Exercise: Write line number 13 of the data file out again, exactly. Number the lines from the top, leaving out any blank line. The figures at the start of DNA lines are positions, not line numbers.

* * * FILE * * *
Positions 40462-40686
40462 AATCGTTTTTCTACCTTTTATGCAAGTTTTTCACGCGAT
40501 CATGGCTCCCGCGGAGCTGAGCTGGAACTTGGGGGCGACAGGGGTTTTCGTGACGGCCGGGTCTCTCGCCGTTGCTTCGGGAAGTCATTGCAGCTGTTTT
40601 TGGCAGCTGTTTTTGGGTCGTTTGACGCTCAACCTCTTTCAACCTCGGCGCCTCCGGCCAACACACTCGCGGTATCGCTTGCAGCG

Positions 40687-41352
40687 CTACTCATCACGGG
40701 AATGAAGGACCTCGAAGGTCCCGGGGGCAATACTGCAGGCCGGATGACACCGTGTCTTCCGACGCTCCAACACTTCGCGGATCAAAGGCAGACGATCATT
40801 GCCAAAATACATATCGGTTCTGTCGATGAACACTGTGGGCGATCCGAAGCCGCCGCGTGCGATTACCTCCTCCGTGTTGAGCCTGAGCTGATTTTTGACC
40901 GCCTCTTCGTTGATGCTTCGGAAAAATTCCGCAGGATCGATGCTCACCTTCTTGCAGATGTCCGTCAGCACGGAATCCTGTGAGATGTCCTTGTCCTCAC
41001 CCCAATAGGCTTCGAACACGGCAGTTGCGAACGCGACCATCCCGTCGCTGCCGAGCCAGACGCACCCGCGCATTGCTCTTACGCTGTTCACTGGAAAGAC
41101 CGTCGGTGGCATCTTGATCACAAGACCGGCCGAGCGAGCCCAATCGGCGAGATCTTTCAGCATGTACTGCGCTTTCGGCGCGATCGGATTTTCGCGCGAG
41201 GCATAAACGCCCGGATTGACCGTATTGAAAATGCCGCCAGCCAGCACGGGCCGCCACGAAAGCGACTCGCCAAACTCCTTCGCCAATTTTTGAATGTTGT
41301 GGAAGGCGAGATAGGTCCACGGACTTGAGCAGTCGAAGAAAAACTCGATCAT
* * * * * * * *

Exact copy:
41301 GGAAGGCGAGATAGGTCCACGGACTTGAGCAGTCGAAGAAAAACTCGATCAT